Christianity under attack

In Opinion

There’s a war currently being fought in the United States. It’s not being fought with guns or with fists. This war is being fought with the pen. It is being fought in the name of tolerance. This is a war on Christians.

I know you’re thinking I’m just another crackpot Christian with a so-called persecution complex.

You’re most likely thinking, “Christianity is the least persecuted religion in the world, so why bother?”

Probably because in the U.S., atheists try to strip Christians of their rights on what seems like a daily basis.

There are people who want to remove the national motto “In God We Trust” from the nation’s currency. According to Christian Broadcasting Network News, Michael Newdow, a big proponent of the separation of church and state, tried to challenge the motto in the courts, but the Supreme Court of the United States refused to hear the case.

Surprisingly, the 9th Circuit Court of Appeals in San Francisco, a liberal court that tends to rule in favor of atheists, had earlier ruled against Newdow, which is why he appealed to the Supreme Court in the first place.

Newdow also has won and lost court battles against the Pledge of Allegiance. He wants it banned from schools because it contains the words “under God.” He claims that because the pledge contains those words it is an unconstitutional violation of the establishment clause in the First Amendment, and atheist children are supposedly being “forced” to recite it.

However, in a 2010 article published by the Los Angeles Times and a more recent one published by The Atlantic, atheist children are actually free to not participate in reciting the pledge. According to The Atlantic, the 1st Circuit Court of Appeals in Massachusetts rejected claims that the inclusion of “under God” violates the 14th Amendment equality rights of nontheists, as well as the establishment clause in the First Amendment.

The American Humanist Association countered the decision by mounting a state constitutional challenge to the pledge in the state court. The AHA is helping an anonymous couple (called John and Jane Doe) and their three children because any mention of God in the pledge supposedly violates the guarantee of equality in the state constitution.

This means, according to Newdow and the “Doe” family, that by having the words “under God” in the Pledge of Allegiance and “forcing” atheists to recite it, believers are being intolerant of the fact that not everyone believes in God. This creates a paradoxical situation, because by constantly demanding that the pledge be banned in the public school system, they are actually being intolerant of those of us who do believe in God.

This is why it is impossible to have total and complete separation of church and state.

By banning the pledge from schools because of its words, are they not taking away the rights of Christians or even those who don’t mind reciting it?
Don’t get me wrong, I actually support a separation of church and state.

Without it, we’d end up with someone forcing his or her religious beliefs on the masses and our country could become a theocratic dictatorship.

There are other instances where the war on Christians continues, such as in the public school system in the U.S.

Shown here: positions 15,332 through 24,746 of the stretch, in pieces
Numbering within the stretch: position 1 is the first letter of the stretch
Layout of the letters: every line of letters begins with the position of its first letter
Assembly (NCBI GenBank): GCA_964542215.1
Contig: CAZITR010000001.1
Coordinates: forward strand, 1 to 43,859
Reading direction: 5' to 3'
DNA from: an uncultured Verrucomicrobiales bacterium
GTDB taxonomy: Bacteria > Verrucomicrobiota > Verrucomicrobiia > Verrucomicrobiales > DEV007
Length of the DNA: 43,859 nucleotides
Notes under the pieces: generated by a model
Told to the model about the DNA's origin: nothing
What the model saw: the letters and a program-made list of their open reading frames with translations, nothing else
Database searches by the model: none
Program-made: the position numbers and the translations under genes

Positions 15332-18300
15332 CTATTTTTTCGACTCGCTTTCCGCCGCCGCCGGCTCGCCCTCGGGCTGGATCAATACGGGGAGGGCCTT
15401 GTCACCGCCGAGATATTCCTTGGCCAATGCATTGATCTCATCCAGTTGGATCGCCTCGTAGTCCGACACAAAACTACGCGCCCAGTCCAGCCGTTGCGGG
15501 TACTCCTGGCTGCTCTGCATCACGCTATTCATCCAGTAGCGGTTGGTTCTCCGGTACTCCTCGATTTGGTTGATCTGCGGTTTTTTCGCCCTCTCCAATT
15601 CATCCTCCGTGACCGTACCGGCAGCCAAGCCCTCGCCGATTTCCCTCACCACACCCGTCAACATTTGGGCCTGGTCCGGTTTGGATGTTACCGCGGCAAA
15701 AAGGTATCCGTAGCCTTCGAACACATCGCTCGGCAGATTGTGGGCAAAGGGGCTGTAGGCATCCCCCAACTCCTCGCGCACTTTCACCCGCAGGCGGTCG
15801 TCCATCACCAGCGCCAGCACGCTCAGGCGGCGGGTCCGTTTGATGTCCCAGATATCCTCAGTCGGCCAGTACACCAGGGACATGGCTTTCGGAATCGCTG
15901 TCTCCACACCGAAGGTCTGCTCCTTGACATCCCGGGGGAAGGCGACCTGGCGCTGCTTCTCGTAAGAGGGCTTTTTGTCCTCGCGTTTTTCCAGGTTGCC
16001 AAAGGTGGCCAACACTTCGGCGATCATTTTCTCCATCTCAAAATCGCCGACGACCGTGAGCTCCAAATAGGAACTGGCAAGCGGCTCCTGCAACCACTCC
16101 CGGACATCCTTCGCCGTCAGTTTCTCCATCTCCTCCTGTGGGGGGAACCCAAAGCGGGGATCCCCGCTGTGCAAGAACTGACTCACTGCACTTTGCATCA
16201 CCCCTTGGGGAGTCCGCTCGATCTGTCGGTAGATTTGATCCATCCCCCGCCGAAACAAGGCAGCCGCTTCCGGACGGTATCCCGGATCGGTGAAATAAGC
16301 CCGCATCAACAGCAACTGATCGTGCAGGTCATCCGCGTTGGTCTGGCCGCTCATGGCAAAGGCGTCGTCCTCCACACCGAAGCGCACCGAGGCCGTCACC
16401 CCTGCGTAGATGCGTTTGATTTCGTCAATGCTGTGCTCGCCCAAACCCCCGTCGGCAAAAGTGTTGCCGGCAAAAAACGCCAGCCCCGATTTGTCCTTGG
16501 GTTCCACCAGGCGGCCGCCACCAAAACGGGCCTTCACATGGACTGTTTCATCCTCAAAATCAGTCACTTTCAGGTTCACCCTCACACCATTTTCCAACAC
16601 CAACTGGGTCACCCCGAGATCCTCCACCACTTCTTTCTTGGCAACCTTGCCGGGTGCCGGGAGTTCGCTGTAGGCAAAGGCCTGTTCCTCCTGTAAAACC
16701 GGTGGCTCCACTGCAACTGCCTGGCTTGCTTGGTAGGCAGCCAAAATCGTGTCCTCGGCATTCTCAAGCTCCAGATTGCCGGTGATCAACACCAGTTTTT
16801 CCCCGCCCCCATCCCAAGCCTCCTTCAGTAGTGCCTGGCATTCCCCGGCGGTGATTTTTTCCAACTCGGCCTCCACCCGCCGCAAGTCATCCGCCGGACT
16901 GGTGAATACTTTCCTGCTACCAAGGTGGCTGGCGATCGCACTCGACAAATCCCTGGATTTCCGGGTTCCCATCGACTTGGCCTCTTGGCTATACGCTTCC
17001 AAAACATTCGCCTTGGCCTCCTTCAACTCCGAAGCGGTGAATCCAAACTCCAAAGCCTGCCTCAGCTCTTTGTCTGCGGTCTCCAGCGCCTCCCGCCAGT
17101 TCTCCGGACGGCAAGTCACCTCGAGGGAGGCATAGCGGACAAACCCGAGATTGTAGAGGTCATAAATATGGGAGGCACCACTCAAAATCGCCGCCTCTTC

We are force-fed evolution and if we don’t allow educators to teach it to us, we don’t graduate from high school. I see nothing wrong with allowing us to opt out of it. They can give us creationism classes and let that count toward science credits.

Vanderbilt University has also been under attack. Catholic student organization Vandy Catholic chose to not register at the school because of its discriminatory nondiscrimination policy, which forces student religious organizations to allow those who don’t share the same faith to become leaders. Until last year, religious organizations were exempt. If a Christian group were to elect an atheist, it would undermine the fact that the group is supposed to be faith-based.

On March 24, there was an atheist rally called the Reason Rally in Washington, D.C. It was headlined by high-profile atheists such as Richard Dawkins, who wrote The God Delusion. Jessica Ahlquist, who won a lawsuit recently that forced her school to take down a prayer banner that had been up for decades that began with the words “Our Heavenly Father,” was also a speaker.

While David Silverman, the rally’s head organizer, said there would be no religion-bashing before the event, there were several cases where members actually did denounce religion. Taslima Nasrin, author of Shame, referred to Muslim prophet Muhammad as a charlatan, a pedophile and a rapist at the event, according to CNN.

Participants also constructed a wooden cross in the middle of the crowd. A sign that read “Banish the 10 Commandments to the dustbin of history” was hung from the cross.

People say they want religious tolerance, yet they mock those of us with a religious background. They try to strip us of our freedom of religion. Sometimes they succeed and sometimes they don’t. However, whether they want to admit it or not, the war on Christians wages on.

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  • Mike Herron

    Crackpot. You got that part right.

  • upo

    You’re right you are so persecuted in this country. Maybe someday a Christian can actually be elected President of the United States.

  • Brian Westley

    Mr. Anderson doesn’t know what a “right” is.

    Having a motto on currency that reflects your religious views is not a “right”; if it were, everyone would get to have their mottos engraved on currency. The same goes for pledges, or would you prefer “under Allah?” or “under no gods” instead?

    “We are force-fed evolution and if we don’t allow educators to teach it to us, we don’t graduate from high school. I see nothing wrong with allowing us to opt out of it. They can give us creationism classes and let that count toward science credits.”

    Evolution isn’t religion, and creationism isn’t science.

    Mr. Anderson is so imbued with religious privilege, removing it looks like a war on Christians; he can’t recognize a level playing field when he sees one.

    Take that school prayer banner. Was a banner espousing atheism up for 50 years alongside it? No. How about one promoting polytheism, or goddess worship? Nope. Did people with these religious views have their ideas presented? Not at all.